H.323 – a signaling protocol used in a VoIP network. It is a packet-based multimedia communication system that is a set of specifications. These specifications define various signaling functions, as well as media formats related to “packetized” audio and video services.
H.323 standards were generally the first to classify and solve multimedia delivery issues over LAN technologies. However, as IP networking and the Internet became prevalent, many Internet RFC standard protocols and technologies were developed and based on some of the previous H.323 ideas. Today there is cooperation between the ITU and IETF in solving existing problems, but it is fair to say that the RFC process of furthering the standards has had greater success than the H.323 counterparts.
H.323 networks consist of call processing servers, (media) . Call Processing Servers provide call routing, and communication to VoIP gateways and end devices. Gateways serve as both the H.323 termination endpoint and interface with non-H.323 networks, such as the PSTN. Gatekeepers function as a central unit for call admission control, bandwidth management and call signaling. Although the gatekeeper is not a required element in H.323, it can help H.323 networks to scale to a larger size, by separating call control and management functions from the gateways.
H.323 specifications tend to be heavier (due to chattiness, in terms of control signaling) and with an initial focus in LAN networking. These standards have some shortcomings in scalability, especially in large-scale deployments. Primarily, limitations are due to chattiness or the heavy signaling required to establish H.323 sessions. H.323 is dependent on TCP-based (connection-oriented) signaling. There is a challenge in maintaining large numbers of TCP sessions because of the substantial overhead involved. However, most H.323 scalability limitations are based on the prevalent version two of the specification. Subsequent versions of H.323 have a focus on solving some of these problems.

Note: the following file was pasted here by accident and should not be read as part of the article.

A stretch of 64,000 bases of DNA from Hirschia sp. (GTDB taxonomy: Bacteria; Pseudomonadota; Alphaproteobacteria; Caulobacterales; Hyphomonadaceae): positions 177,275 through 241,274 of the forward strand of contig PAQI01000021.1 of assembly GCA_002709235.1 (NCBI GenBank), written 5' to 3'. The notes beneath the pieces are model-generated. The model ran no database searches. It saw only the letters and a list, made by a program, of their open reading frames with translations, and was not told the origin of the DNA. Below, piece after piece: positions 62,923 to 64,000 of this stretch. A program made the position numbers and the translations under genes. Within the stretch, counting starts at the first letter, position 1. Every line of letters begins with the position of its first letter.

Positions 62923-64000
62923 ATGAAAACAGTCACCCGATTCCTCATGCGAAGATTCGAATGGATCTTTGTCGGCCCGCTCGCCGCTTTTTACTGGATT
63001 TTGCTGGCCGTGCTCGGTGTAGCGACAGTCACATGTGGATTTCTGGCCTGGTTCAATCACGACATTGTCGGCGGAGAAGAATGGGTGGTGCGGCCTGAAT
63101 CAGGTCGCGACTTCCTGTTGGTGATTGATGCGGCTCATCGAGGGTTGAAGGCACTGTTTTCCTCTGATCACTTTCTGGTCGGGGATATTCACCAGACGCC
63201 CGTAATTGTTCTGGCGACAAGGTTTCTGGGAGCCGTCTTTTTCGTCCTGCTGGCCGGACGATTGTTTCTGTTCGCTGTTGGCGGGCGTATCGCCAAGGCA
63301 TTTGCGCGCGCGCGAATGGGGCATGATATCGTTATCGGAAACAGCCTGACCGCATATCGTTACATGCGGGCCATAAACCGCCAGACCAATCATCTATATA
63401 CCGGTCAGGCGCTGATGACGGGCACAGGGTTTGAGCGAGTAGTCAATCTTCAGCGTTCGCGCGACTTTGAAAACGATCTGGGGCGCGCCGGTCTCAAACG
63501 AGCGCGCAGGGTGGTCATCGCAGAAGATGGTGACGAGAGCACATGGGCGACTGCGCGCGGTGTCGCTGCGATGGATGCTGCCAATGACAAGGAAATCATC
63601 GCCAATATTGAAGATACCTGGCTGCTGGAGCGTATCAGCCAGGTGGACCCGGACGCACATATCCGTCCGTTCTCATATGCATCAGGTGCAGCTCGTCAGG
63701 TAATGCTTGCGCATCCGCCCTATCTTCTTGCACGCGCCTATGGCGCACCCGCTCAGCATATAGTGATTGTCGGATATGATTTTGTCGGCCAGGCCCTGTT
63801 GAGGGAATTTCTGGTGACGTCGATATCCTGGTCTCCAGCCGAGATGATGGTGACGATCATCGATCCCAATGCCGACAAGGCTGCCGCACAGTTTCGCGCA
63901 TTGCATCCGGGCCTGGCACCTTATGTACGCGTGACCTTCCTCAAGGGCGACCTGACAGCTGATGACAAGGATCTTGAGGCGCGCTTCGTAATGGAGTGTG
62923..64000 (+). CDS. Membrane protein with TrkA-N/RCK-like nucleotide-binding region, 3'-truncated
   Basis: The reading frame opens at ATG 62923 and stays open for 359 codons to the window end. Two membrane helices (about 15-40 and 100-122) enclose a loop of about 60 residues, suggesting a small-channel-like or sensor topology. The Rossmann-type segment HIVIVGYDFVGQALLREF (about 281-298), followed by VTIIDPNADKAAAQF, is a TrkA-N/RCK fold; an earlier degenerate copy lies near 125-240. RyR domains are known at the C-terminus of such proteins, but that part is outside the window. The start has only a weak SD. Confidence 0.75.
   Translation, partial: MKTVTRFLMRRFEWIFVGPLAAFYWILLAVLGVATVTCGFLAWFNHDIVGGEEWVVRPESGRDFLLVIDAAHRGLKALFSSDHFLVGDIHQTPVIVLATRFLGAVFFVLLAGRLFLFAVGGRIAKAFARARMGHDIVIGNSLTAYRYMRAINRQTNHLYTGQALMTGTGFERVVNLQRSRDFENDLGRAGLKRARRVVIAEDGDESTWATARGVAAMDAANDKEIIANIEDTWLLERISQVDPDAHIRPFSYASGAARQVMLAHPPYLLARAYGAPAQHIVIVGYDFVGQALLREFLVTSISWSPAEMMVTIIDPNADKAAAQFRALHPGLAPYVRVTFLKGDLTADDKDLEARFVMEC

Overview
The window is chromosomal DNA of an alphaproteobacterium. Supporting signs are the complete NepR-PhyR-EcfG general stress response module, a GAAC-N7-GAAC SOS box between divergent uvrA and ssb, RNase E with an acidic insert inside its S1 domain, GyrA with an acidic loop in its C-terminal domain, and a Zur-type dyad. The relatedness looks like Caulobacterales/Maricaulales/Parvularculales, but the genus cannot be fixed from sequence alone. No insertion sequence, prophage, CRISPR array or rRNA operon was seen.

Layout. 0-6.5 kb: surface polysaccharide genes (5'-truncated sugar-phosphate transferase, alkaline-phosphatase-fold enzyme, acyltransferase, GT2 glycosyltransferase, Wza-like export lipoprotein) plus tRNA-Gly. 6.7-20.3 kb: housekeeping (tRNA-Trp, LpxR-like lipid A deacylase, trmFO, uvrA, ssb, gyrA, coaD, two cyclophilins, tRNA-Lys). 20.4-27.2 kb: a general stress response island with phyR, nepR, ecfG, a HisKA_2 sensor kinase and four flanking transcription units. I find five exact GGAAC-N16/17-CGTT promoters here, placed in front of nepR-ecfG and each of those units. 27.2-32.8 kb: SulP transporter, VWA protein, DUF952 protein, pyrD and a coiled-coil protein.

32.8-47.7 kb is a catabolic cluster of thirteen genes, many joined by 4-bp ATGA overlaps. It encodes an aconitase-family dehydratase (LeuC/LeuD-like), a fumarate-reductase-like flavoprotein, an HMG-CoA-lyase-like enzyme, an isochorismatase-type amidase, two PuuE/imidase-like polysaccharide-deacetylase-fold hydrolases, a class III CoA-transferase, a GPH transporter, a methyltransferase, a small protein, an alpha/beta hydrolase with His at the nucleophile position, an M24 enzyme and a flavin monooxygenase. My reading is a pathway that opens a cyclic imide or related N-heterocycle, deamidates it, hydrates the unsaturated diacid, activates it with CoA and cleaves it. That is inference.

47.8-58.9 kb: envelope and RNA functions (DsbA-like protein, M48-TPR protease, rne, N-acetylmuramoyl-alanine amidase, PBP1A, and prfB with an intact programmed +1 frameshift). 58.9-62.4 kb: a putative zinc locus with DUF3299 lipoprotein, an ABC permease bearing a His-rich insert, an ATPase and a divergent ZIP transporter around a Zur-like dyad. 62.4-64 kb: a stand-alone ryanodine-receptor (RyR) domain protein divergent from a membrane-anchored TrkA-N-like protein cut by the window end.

Let’s look at the main H.323 process:
- With each call that is initiated, a TCP session (H.225.0 protocol) is created, using an encapsulation of a subset of Q.931 messages. This TCP connection is maintained for the duration of the call. Complete call setup process is shown in figure 5.
- A second session is established using the H.245 protocol. This TCP-based process is for capabilities exchange, master-slave determination, and the establishment and release of media streams. This group of procedures is in addition to the H.225.0 processes.
- The H.323 quality-of-service (QoS) delivery mechanism of choice is the Resource Reservation Protocol (RSVP). This protocol is not considered to have good scaling properties due to its focus and management of individual application traffic flows.
- Although H.323 may not be well suited in service provider spaces, it is well positioned to deploy enterprise VoIP applications. As a service provider, it might be necessary to bridge, transport or interface H.323 services and applications to the PSTN.